Snail is a common name for almost all members of the molluscan class Gastropoda that have coiled shells in the adult stage. When the word is used in a general sense, it includes sea snails, land snails and freshwater snails. Otherwise snail-like creatures that lack a shell (or have only a very small one) are called slugs.
One species of land snail, the Giant African Snail, can grow to be 15 inches (38 cm) from snout to tail, and weigh 1 kilogram (2 lb). The largest living species of sea snail is Syrinx aruanus which has a shell that can measure up to 90 cm (35 in) in length, and the whole animal with the shell can weigh up to 18 kg (40 lb).
Snails can be found in a very wide range of environments including ditches, deserts, and the abyssal depths of the sea. Although many people are familiar with terrestrial snails, land snails are in the minority. Marine snails constitute the majority of snail species, and have much greater diversity and a greater biomass. Numerous kinds of snail can also be found in fresh waters. Many snails are herbivorous, though a few land species and many marine species are omnivores or predatory carnivores.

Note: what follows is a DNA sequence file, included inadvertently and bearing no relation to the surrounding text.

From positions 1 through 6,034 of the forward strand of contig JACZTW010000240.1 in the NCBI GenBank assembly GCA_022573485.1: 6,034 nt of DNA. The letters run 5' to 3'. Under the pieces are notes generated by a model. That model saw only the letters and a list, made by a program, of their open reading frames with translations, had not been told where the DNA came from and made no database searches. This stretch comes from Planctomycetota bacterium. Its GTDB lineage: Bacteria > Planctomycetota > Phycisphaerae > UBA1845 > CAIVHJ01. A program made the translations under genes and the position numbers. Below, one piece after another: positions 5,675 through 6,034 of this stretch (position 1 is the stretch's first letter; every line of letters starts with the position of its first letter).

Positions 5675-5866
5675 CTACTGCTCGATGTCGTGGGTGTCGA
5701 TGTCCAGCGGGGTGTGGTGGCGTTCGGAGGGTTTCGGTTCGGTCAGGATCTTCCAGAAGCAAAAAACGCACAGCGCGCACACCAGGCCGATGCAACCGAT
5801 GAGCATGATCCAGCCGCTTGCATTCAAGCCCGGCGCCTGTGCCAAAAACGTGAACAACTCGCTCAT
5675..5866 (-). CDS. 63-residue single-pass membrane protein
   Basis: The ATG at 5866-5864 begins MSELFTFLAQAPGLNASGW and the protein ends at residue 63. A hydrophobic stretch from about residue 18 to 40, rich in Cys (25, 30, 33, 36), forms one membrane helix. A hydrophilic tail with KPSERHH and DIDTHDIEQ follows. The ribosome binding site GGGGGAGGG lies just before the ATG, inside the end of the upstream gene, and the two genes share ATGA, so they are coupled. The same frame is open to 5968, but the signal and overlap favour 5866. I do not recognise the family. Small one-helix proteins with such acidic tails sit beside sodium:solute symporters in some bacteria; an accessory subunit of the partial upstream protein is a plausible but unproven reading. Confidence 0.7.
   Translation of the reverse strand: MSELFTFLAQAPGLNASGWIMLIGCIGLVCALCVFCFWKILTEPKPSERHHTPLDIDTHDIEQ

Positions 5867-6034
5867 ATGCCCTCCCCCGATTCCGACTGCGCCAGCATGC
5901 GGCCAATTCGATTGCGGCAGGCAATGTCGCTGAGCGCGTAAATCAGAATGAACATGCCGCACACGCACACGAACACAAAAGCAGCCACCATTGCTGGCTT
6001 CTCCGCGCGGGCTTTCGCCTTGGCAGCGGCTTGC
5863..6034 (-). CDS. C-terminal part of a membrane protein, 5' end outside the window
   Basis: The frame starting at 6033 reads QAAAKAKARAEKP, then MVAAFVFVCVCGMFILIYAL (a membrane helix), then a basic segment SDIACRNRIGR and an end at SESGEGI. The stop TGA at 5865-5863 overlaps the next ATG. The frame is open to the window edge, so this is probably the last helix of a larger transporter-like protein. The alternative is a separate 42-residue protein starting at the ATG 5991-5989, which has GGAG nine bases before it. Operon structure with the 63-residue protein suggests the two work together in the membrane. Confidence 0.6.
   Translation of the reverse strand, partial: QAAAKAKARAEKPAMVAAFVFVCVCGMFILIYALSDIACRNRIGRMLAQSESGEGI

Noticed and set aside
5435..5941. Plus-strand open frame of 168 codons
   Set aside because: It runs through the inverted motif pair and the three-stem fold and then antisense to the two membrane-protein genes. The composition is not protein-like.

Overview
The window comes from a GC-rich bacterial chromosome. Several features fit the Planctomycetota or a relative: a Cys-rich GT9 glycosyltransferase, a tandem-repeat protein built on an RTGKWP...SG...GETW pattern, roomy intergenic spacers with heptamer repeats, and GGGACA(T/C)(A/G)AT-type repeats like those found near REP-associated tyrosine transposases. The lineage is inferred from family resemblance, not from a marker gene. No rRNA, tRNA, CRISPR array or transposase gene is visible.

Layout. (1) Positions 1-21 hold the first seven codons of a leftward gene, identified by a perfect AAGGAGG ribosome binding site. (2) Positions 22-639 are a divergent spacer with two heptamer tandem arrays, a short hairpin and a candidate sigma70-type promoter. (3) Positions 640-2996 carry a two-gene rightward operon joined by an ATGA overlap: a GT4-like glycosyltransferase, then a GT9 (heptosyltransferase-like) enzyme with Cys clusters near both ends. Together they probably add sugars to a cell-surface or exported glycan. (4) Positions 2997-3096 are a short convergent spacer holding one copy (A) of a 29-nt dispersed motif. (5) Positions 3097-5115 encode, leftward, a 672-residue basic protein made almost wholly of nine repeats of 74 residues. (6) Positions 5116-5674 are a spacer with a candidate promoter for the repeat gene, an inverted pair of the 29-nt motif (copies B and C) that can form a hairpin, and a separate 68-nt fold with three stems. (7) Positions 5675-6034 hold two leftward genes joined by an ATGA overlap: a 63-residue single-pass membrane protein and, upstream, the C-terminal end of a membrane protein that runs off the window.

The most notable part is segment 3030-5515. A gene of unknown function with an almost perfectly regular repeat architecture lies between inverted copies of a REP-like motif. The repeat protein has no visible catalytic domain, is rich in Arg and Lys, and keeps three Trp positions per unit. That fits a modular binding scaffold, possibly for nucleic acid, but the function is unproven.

Snails that respire using a lung belong to the group Pulmonata, while those with gills form a paraphyletic group; in other words, snails with gills are divided into a number of taxonomic groups that are not very closely related. Snails with lungs and with gills have diversified widely enough over geological time that a few species with gills can be found on land, numerous species with a lung can be found in freshwater, and a few species with a lung can be found in the sea.
Most snails have thousands of microscopic tooth-like structures located on a ribbon-like tongue called a radula. The radula works like a file, ripping the food into small pieces.